Please be aware that this discussion guide may contain spoilers!

Some of the recent comments posted about Being Mortal. Join the discussion! You can see the full discussion here.

"It is not death that the very old tell me they fear. It is what happens short of death," In what ways do you relate to that fear or not? What do you fear most about what happens short of death?
I'm 80 years old, and death does not scare me. I've live a full life with both joys and sorrows, and at 80 years of age, no one depends on me, so I feel that I've "served my purpose" and any good time from here on out is dessert! Obviously I don't ... - Jan Mays

As Dr. Gawande learns the limitations of being Dr. Informative, how did your perception of doctors and what you want from them change? What would you want from your doctor if you faced a serious illness?
I don't think what I want from a doctor changed at all. I have always been one to seek out doctors that treat me like a person and not a disease. Even with my high blood pressure, we discuss things and then I choose what medications I'm willing to ... - scottishrose

As you consider the life you want lead in old age, what does home mean to you?
Home is a place that is familiar -- a place which brings me comfort. I will very likely have to move in the not too far off future. And, very likely will be doing it alone (Husband not well and much older). It will be hard - leaving my present ... - karenj

Based on your reading of this book, what piecs of advice would you give to someone younger than you, a peer, and someone older?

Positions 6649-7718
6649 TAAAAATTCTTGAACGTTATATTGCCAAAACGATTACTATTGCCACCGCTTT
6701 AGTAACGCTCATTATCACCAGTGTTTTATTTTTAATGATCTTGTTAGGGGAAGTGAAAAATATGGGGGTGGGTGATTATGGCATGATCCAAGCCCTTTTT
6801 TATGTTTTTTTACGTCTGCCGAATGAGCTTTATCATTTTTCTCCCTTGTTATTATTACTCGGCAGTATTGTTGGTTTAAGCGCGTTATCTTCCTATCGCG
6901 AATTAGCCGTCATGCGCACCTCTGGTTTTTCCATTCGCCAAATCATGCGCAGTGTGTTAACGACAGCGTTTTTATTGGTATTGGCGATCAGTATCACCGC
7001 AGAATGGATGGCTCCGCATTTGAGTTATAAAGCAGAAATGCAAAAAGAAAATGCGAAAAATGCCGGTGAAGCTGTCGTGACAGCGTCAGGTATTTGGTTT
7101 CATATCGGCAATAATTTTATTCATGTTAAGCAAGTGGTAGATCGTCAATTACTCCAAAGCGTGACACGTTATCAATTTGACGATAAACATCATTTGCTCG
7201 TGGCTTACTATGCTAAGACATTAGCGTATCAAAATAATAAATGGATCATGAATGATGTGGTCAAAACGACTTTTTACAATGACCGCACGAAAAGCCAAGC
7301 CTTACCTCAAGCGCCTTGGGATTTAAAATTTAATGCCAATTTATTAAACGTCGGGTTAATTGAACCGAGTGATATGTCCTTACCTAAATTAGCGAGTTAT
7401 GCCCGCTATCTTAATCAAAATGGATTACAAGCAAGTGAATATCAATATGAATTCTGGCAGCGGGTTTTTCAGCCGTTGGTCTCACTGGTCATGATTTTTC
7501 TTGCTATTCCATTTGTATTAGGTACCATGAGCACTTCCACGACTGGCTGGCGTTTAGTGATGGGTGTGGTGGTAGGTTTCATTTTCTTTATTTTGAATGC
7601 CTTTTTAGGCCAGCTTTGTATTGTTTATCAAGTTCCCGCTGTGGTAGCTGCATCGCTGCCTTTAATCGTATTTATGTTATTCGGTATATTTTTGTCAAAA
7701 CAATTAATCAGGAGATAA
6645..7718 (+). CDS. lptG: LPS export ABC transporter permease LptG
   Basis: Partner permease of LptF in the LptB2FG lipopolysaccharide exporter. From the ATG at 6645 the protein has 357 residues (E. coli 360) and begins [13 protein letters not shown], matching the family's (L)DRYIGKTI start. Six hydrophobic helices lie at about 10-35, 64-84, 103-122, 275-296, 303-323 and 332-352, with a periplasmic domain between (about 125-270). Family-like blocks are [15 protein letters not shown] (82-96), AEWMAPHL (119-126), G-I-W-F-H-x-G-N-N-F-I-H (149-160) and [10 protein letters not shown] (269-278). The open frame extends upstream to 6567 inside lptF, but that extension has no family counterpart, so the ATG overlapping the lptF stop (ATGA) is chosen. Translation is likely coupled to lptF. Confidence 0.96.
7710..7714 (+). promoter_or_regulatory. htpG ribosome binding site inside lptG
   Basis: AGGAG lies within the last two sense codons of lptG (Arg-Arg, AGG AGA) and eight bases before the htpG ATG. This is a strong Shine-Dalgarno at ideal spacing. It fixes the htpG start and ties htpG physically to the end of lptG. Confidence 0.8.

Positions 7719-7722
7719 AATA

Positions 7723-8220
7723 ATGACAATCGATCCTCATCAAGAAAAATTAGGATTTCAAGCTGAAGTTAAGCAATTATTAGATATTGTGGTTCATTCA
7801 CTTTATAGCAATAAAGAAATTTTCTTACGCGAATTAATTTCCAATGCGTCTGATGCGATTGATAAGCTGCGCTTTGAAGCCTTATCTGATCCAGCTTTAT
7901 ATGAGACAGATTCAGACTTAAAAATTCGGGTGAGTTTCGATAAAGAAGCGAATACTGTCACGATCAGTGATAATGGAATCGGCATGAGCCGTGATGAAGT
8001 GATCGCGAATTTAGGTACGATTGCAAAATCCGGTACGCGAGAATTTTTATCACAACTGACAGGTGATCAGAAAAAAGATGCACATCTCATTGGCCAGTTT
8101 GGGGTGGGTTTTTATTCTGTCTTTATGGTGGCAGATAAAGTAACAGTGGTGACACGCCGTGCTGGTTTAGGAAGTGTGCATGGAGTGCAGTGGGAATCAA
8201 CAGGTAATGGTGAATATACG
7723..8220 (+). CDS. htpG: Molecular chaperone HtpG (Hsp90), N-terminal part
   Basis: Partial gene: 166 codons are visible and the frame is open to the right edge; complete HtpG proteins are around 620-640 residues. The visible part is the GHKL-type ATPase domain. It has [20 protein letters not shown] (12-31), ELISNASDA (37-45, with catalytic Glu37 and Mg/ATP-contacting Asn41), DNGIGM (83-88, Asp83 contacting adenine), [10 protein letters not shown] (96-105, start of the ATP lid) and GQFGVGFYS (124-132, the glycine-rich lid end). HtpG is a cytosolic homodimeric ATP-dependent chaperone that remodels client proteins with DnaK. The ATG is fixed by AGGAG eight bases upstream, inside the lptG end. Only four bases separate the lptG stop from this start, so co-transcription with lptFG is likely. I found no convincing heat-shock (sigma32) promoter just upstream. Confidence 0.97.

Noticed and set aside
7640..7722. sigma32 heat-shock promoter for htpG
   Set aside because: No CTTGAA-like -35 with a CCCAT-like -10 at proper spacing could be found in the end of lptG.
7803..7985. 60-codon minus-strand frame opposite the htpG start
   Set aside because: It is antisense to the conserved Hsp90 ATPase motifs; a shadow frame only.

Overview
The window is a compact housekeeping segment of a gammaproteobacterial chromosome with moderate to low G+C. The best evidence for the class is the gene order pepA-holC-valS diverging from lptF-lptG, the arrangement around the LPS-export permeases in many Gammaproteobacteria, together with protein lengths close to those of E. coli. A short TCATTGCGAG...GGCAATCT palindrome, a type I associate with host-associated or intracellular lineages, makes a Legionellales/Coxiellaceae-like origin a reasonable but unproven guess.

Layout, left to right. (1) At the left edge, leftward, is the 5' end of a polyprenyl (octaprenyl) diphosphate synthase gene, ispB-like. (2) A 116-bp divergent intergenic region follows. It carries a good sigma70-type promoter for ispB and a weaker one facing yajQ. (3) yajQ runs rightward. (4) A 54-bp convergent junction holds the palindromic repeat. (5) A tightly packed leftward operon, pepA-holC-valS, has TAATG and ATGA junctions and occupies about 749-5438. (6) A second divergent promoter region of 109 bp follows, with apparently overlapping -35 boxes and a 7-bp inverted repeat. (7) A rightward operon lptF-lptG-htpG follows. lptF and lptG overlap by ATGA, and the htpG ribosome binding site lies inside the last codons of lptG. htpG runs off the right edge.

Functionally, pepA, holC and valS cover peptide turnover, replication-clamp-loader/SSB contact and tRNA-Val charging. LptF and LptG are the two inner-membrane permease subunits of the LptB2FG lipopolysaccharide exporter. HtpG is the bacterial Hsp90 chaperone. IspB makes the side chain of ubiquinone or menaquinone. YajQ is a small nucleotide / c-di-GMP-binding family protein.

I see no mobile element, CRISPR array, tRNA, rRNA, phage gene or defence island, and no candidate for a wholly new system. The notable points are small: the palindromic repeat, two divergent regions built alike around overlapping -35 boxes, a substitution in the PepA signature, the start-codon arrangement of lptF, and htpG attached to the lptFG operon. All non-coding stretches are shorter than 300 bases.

Yes, I agree with above. Shop around for the right doctor, and be assertive about your care. For younger people, realize that aging is part of life and not something to avoid looking at. My husband didn't want our "kids" (oldest is 37) to see his 91-... - juliep

Did you read Alice Hobson's story as an inspiring one, or as a cautionary tale?
It is a cautionary tale. I think it is hard to force the medical profession to acknowledge that death is a fact of life and in many situations the bestfor everyone. Too often the discussion appears to be an issue of money versus life, but mere life... - paulagb

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    Indie Booksellers’ Choice Awards
    2015

Reviews

BookBrowse Review

BookBrowse

Many people are not comfortable contemplating their own aging and mortality. Nevertheless, I finished Being Mortal feeling like this is an important book and one that I would be eager to discuss with others. I highly recommend it; although it's nonfiction, it's extremely engaging and should hold the attention of fiction lovers as well as those who prefer books in the social sciences. Most will undoubtedly come away with a new perspective on these important issues.   (Reviewed by Kim Kovacs).

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Media Reviews

San Francisco Chronicle

A needed call to action, a cautionary tale of what can go wrong, and often does, when a society fails to engage in a sustained discussion about aging and dying.

The Boston Globe

Being Mortal, Atul Gawande's masterful exploration of aging, death, and the medical profession's mishandling of both, is his best and most personal book yet.

Wall Street Journal (Best Books of 2014)

Dr. Gawande’s book is not of the kind that some doctors write, reminding us how grim the fact of death can be. Rather, he shows how patients in the terminal phase of their illness can maintain important qualities of life.

Kirkus Reviews

A sensitive, intelligent and heartfelt examination of the processes of aging and dying.

Time.com